“That’s so gross!” Jessica turned to face to the window behind her (Teacher Madame had opened every window in the classroom, thank goodness.)

Melanie, the only other person who showed any interest in the dissection, and the wonderful human being who helped me remove the very unpleasant fatty tissue (the color, thickness and overall texture of which reminded me of an uncooked chicken) surrounding the sclera, stood and leaned over the table to better view the retina. “Ooh, pretty colors!” She commented. Teacher Madame, pleased at our interest, came over to our table and explained the layer covering the back of the eye.

Madame noticed the anatomy booklet I brought along that contained photographs of cadavers in various states of dissection. She flipped through the book and we spoke for a moment on the contents of the booklet.

“Please tell me you’re going into medicine.” She said.

Cue giant smile. The band of my goggles started slipping off of my ponytail and I had to ask Jenna for help to fix it.

After class, I was still high on the experience (maybe it was all the formaldehyde, there’s no way to know for sure,) and walked to the cafe with a skip in my step. Claire (the world’s greatest barista) was behind the counter finishing up with a customer as I stepped inside, Kyle was behind her refilling a water bottle. She glanced up and smiled the smile that never fails to light up a room, “Hi girl!”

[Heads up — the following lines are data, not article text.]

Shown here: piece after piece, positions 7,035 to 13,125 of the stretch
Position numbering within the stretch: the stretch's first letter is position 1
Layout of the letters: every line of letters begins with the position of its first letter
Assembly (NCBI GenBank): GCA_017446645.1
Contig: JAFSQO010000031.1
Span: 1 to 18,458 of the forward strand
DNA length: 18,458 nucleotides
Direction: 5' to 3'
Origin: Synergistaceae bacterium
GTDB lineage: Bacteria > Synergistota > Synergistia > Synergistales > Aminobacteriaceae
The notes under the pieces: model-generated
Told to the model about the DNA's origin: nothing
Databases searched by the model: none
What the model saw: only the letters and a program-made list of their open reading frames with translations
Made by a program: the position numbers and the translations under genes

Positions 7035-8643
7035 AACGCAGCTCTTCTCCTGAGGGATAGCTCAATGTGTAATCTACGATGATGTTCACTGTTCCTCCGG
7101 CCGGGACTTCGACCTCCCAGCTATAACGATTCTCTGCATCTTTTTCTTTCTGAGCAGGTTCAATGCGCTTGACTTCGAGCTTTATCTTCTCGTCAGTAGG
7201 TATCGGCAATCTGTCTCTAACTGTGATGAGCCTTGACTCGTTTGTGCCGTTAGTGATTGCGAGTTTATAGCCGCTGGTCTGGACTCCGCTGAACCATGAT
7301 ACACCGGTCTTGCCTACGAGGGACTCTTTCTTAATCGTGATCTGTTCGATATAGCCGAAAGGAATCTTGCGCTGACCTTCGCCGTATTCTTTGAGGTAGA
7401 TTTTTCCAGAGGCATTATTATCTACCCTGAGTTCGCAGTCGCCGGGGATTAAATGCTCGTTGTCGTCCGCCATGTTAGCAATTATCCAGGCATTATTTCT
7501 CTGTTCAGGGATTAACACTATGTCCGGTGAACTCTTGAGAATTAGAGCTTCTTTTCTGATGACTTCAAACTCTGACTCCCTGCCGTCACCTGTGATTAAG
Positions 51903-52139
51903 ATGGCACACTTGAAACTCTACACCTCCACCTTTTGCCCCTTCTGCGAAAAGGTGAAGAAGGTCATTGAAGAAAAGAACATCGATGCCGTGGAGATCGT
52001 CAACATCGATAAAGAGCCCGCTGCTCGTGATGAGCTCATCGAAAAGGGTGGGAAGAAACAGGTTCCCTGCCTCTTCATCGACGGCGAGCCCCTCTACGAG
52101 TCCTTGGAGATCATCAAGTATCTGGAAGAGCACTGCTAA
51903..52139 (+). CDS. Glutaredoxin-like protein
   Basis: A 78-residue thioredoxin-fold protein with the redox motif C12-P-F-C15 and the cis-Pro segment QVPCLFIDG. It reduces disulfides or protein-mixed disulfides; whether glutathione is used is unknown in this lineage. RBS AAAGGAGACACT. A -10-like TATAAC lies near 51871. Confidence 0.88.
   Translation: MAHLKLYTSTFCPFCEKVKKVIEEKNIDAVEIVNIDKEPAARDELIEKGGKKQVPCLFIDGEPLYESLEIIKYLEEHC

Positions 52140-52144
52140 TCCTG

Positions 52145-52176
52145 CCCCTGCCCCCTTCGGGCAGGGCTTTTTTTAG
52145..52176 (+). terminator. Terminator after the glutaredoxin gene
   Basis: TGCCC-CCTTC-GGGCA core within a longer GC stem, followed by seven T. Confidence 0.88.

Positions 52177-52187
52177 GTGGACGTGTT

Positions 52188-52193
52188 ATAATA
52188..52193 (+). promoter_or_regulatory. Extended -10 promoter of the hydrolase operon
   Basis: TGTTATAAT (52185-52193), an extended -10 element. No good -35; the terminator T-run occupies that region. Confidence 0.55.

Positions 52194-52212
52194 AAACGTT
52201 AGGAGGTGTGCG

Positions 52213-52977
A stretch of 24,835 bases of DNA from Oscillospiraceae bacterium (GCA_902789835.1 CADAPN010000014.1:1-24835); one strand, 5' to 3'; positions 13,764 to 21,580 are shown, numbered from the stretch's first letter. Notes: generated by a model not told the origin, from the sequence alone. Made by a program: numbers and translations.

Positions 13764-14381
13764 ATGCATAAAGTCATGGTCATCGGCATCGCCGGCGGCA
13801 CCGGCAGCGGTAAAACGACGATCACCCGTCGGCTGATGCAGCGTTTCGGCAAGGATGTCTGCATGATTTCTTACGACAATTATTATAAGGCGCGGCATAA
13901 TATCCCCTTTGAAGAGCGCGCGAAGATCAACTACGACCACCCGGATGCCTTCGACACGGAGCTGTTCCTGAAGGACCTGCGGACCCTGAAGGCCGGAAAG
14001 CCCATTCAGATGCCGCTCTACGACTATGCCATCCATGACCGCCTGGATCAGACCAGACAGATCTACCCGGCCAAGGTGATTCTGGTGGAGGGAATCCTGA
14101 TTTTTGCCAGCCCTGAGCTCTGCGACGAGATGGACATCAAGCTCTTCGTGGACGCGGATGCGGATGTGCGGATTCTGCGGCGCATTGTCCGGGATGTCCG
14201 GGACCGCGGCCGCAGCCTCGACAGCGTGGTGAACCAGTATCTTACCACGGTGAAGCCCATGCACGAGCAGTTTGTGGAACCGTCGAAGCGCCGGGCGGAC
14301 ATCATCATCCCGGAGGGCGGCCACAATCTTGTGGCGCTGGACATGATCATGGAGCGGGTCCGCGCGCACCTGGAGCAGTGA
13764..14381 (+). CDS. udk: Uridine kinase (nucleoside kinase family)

“Hey!” I said, I looked over to Kyle, who looked up to see who Claire was talking to, “Good afternoon, Kyle.”

He nodded as he passed by, “Good afternoon.” He nearly mumbled, he didn’t make eye contact. I’ve started to get the sense that I unnerve him for some reason. This disappoints me. As I mentioned in a recent post, I was looking forward to establishing a friendship with the fellow. He’ll watch me for a few moments while restocking a shelf in the bookstore, or when he needs something from the cafe, but he never initiates conversation.